Vitamin A is one of the essential vitamins, one of those that the body cannot do without.
It is vital for proper cell function, and on this page we will be looking at precisely how the body uses it, its sources both in plants and animals and how a lack of it manifests.
Vitamin A is an oil-soluble vitamin that is necessary for the repair of the body’s tissues.
It is essential in maintaining a healthy immune system - it helps to fight off infections.
There are a number of other known benefits of Vitamin A, and they are mainly derived from compounds within it such as retinoids.
Before we get to its sources, let’s first look at which bodily functions need vitamin A for optimum function, and what will happen if you don’t get enough of it.
What happens if you do not get enough vitamin A?
There are several things that will indicate a deficiency, but the one that should be of greatest concern is compromised immunity.
A compromised immune system is an opens the door to any disease.
If you’re not taking in enough vitamin A, the mucous membranes that would protect you have no ability to do so.
Without immunity, you may eat healthy, but contact with pathogens of any kind may leave you feeling ill.
The only problem here is that because one is open to so many conditions of all kinds, its hard to trace their cause back to a lack of vitamin A.
That’s what makes it dangerous, and eventually the symptoms may have to get worse and manifest in diseases that are directly related to a deficiency of vitamin A for a diagnosis.
There are also other side effects that come from a deficiency of vitamin A:
Sources of Vitamin A
You can find it in plentiful quantities in fish liver oils, egg yolks and butter.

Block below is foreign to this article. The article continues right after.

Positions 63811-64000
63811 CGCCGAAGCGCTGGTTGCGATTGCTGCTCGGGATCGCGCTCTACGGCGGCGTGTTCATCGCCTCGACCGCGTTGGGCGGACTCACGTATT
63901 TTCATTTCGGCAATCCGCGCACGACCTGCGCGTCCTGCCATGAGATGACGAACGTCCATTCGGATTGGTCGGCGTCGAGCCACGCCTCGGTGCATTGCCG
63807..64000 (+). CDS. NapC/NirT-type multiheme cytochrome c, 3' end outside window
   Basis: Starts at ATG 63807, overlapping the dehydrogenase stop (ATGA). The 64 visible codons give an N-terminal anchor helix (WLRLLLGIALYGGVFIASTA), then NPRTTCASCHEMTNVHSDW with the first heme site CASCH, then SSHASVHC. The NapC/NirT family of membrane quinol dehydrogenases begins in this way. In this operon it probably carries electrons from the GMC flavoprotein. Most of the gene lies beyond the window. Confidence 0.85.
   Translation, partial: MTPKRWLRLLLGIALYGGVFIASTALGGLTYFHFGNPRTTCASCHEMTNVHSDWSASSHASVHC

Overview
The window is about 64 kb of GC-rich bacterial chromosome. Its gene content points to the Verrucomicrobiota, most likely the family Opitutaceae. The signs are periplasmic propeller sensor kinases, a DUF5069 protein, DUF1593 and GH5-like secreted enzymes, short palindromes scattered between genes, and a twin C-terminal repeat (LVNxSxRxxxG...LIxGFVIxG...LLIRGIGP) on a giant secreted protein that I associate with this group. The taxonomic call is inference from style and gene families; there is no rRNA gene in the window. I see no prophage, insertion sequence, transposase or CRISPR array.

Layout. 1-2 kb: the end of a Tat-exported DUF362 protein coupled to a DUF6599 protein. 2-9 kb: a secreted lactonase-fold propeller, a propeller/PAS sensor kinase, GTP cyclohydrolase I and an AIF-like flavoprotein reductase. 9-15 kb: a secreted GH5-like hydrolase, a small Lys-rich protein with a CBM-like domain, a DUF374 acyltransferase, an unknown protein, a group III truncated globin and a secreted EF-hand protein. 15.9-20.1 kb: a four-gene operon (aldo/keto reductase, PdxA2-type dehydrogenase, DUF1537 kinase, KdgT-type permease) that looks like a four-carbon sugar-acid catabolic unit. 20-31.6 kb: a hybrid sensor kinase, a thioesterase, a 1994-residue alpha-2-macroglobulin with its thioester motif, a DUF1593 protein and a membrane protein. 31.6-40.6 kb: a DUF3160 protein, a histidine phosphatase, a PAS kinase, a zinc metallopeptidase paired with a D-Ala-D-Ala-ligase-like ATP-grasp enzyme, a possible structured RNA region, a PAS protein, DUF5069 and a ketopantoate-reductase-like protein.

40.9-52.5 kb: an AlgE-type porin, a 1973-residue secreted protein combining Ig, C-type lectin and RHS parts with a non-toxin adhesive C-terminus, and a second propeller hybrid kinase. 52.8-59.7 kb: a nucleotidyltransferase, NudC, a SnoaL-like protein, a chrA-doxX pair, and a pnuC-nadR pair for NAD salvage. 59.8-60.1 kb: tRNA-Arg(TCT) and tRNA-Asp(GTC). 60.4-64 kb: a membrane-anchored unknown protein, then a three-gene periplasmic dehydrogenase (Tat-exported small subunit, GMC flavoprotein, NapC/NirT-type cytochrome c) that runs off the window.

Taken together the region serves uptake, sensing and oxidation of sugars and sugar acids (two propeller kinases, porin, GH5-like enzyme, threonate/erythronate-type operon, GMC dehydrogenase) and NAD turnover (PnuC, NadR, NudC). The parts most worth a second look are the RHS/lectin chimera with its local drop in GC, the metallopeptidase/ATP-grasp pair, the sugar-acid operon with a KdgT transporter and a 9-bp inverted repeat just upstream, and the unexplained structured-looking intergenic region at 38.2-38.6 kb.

It may be added to some margarines, but the best way to ensure that you get it is to take butter instead.
Liver, beef, yogurt and cheese will also contain vitamin A.
Yellow and orange fruits will also contain carotene, a component of vitamin A.
Carrots, tomatoes, broccoli, oranges, peaches and oatmeal are good plant sources.
Recommended Daily Allowance
In the US, the recommended RDA is that you take at least 1500 IU for infants, 3000 for children and 6000 for adults.
If you are taking it on a supplementary course, 10,000 IU is recommended. Prescription strength is 25,000 to 100,000 IU.
Stick to the recommended dosage as taking too much Vitamin A can have side effects.
The only way to prevent diseases that are caused by lack of vitamin A is to make sure that you take it all the time in your diet.
Remember that it’s an essential vitamin and that means that it’s easy to suffer a deficiency if you don’t get enough of it.
In most cases, after diagnosis, the doctor will put you on a course as well as a diet that will boost your body's vitamin A reserves.
Top of Vitamin A
Back to Vitamin Resources
Back to Home
Didn't find what you were looking for? Use the box below to search this entire site.
New! CommentsHave your say about what you just read! Leave me a comment in the box below.